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Old Jul 12, 2012, 10:35 AM
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Eddie P's Avatar
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OK, got it on the cam locks. I'll have to search for something usable on my setup.

As far as painting resin on, I've always used that technique myself and have glassed small 30" span balsa electric models back when weight gain was far more critical than it is today. Brushing on the resin, thinned, is my preferred technique. With the small amount of weight gain on your wing panel I'm sure both tricks have reduced weight to a fair margin.
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Old Jul 13, 2012, 10:14 PM
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PCM L1011 kits

All,

I have two PCM L1011 kits that I am willing to sell. Anyone who is interested, let me know. I also have some of the gear sets to go with them.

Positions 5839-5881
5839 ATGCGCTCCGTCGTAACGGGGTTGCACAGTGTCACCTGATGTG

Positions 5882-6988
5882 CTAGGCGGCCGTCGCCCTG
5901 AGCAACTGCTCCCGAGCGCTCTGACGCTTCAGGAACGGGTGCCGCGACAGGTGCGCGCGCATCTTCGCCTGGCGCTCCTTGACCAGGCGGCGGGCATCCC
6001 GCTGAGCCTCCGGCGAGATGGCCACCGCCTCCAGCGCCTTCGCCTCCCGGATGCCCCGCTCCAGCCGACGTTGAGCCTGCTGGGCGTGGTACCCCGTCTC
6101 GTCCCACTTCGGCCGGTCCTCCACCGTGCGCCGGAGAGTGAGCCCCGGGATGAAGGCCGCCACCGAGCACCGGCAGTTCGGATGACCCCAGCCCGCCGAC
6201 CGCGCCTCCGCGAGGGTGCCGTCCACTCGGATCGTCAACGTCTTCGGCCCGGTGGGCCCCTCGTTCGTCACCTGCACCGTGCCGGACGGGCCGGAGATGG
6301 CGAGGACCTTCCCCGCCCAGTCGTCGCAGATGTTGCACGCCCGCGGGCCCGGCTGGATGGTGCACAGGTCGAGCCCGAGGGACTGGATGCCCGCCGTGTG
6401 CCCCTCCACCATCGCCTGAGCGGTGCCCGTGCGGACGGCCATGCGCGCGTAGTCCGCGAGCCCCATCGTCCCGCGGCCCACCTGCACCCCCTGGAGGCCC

Bob
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Old Jul 14, 2012, 04:37 AM
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I will definately try the peel ply method, but I've had great success using foam rollers when glassing, I find it much easier to control the amount of resin added with the roll than brushing it on. And it is much quicker as well which is also a bonus. I use 2" or 4" wide rolls depending on the size of the job, the only downside to this way of doing it is that the roll sucks up a lot of resin so you will end up with more resing wasted.
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Old Jul 14, 2012, 11:06 AM
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Have you tried the brush on method as well as the roller method? What do you like about one over the other? I've always brushed on.
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Old Jul 14, 2012, 03:16 PM